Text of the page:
Members of my family are dependent on pills for various reasons, from ADHD to anxiety. My teenage granddaughter can name which of her friends take medication. Some private schools even mandate medication for enrollment of certain students. This is America, where pills, and the psychiatrists who prescribe them, are embraced with open arms.
British attitudes are different
England is different. The stiff upper lip is not a myth. Generally speaking, the British do not brazenly broadcast what medications they take or what psychiatrist they are currently seeing. While Americans openly seek referrals for psychiatrists to help better themselves, the British consider it more negatively as a sign of sickness.
British society appears to have little tolerance for individuals who fail to maintain their self-control, and there seems to be a tendency to label such individuals sick and in need of treatment. For example, while British psychiatrists seem less likely to label patients "sick" than psychiatrists of other countries, the symptoms that they tend to overemphasize are those that indicate the patient has lost self-control (Payer, 1988, p. 112-113).
This of course affects the career paths of psychiatrists in England as opposed to psychiatrists in America.
Director Steven Soderbergh relied on British actor Jude Law to portray this insane contrast between Brits and Americans in Side Effects, which starts with blood and gore, ends with tears, and jerks the audience in wild directions in between. The brilliant writing on a timely subject matter keeps the viewer intensely intrigued.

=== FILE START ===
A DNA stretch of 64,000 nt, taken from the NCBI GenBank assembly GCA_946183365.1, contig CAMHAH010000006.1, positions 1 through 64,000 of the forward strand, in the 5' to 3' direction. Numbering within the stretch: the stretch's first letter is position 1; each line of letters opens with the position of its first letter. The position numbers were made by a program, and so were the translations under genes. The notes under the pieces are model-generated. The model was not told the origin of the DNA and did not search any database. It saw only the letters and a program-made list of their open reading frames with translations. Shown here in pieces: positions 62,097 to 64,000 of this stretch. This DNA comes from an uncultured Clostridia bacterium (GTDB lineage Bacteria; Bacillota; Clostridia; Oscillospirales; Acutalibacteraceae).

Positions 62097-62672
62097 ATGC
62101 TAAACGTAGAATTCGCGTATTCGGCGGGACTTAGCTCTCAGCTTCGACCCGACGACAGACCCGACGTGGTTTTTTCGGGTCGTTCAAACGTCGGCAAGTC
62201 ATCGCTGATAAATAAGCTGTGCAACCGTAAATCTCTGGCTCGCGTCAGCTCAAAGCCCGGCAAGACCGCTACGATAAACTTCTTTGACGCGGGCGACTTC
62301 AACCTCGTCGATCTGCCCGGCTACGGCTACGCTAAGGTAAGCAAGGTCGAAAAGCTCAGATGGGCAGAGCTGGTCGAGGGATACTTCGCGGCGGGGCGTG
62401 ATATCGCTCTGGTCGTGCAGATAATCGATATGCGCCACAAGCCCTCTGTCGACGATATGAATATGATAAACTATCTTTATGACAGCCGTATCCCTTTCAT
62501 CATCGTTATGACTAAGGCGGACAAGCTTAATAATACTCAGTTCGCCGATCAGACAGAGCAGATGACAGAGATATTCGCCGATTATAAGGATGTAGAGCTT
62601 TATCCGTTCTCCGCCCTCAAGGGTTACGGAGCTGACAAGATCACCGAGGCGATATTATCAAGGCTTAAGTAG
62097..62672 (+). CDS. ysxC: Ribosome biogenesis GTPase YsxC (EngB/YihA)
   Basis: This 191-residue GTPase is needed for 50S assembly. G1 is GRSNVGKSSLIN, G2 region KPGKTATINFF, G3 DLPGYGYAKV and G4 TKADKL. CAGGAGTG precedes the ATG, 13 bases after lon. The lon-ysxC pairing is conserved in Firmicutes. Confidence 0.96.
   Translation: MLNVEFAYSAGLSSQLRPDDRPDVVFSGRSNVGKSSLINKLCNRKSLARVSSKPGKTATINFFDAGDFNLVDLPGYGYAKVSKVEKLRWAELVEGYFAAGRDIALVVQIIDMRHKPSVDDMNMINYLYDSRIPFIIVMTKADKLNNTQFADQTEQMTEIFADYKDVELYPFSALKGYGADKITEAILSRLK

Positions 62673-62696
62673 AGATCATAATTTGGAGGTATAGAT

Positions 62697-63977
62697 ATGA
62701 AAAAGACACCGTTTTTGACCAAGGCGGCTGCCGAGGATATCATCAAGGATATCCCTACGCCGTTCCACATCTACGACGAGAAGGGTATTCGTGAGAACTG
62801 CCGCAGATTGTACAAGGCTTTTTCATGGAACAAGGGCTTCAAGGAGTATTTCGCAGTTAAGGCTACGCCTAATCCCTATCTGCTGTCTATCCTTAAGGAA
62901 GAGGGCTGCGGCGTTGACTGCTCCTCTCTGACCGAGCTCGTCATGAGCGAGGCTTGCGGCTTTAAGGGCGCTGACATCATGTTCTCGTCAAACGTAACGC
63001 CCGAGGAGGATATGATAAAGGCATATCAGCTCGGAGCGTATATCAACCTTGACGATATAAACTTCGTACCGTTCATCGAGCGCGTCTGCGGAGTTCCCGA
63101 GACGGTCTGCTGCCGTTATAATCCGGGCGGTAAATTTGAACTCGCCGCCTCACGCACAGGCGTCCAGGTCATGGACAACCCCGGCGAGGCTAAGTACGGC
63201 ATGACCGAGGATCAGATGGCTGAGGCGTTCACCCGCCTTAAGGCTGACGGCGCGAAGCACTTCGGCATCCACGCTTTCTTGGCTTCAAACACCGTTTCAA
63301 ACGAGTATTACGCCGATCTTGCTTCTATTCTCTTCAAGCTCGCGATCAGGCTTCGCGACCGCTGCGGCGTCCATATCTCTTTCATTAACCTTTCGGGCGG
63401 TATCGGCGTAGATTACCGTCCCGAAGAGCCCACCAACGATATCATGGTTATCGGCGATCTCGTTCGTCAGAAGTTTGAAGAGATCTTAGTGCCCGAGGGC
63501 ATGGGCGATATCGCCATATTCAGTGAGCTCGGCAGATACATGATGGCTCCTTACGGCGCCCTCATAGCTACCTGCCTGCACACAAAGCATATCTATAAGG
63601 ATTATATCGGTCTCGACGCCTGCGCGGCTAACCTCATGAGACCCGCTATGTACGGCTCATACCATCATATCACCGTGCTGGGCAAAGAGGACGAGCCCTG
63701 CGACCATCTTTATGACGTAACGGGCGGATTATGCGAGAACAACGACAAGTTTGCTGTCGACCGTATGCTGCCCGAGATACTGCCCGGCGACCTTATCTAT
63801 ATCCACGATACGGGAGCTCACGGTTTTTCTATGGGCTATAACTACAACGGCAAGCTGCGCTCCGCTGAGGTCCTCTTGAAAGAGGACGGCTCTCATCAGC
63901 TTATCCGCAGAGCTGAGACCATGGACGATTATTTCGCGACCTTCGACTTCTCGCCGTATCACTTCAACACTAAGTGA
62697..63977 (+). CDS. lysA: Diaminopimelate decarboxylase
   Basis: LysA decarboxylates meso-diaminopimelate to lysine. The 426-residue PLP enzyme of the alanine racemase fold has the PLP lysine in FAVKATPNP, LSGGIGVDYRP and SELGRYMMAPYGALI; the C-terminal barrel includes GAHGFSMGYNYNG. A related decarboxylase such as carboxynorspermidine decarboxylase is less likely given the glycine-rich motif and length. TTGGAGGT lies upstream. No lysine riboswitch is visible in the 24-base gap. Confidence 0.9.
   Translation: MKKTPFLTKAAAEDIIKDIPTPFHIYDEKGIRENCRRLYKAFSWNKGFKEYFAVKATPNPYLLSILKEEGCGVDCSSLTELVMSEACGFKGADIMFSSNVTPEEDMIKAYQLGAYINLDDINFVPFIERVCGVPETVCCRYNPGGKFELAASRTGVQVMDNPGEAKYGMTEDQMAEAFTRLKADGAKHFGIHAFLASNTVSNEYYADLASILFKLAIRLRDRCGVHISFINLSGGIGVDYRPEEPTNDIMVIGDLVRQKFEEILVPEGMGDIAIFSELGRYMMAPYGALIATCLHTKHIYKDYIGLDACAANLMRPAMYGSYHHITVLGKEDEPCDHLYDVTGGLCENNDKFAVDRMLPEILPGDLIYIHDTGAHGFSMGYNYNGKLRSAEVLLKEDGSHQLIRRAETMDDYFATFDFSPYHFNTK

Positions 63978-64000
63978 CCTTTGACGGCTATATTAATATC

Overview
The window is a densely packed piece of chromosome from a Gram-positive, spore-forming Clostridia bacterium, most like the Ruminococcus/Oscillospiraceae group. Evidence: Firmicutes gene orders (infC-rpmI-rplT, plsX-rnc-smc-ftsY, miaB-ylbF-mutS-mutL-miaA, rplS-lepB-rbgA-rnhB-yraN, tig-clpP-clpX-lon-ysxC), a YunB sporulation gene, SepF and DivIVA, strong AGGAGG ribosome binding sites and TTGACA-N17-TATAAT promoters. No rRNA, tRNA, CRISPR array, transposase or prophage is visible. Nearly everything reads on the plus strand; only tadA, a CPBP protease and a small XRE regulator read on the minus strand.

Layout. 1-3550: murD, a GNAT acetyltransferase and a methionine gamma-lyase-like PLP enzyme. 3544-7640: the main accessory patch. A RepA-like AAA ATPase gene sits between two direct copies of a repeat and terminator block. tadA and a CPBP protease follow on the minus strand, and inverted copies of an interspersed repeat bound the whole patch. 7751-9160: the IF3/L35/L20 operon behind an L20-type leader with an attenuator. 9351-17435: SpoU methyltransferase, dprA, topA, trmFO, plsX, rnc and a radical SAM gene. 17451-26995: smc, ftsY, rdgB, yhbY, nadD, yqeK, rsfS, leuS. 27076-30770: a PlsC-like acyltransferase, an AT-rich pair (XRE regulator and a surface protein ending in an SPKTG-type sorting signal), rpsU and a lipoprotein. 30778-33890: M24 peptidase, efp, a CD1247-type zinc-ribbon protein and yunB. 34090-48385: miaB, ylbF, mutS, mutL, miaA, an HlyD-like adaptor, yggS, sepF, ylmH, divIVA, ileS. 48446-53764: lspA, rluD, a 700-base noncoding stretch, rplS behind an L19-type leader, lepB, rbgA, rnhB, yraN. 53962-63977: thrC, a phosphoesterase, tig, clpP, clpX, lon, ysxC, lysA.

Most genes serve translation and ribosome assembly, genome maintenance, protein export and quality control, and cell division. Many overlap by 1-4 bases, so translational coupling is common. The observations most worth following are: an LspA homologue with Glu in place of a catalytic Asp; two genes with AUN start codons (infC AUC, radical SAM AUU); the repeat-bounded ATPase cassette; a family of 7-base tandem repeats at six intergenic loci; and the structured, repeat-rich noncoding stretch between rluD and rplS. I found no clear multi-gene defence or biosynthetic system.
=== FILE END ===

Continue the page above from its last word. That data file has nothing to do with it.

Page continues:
Pills required in today's world?
It is easy to broadly criticize, and shake your head at the sheer number of pills being prescribed in America today. However, there is no denying that these pills are effective, otherwise why are doctors prescribing them left and right? Certain people do need certain pills to function in today’s world, which is not a world for which the human species evolved. (Anthropology speak).
For example, only in recent history of mankind are children expected to sit in a classroom at a desk, focus on the teacher, and learn from 8 a.m. to 3 p.m. five days a week. Many kids with ADHD are incapable of this. Thus, schools ask that these children be medicated to make the teachers’ jobs easier. This is medicating humans to adapt to today’s world.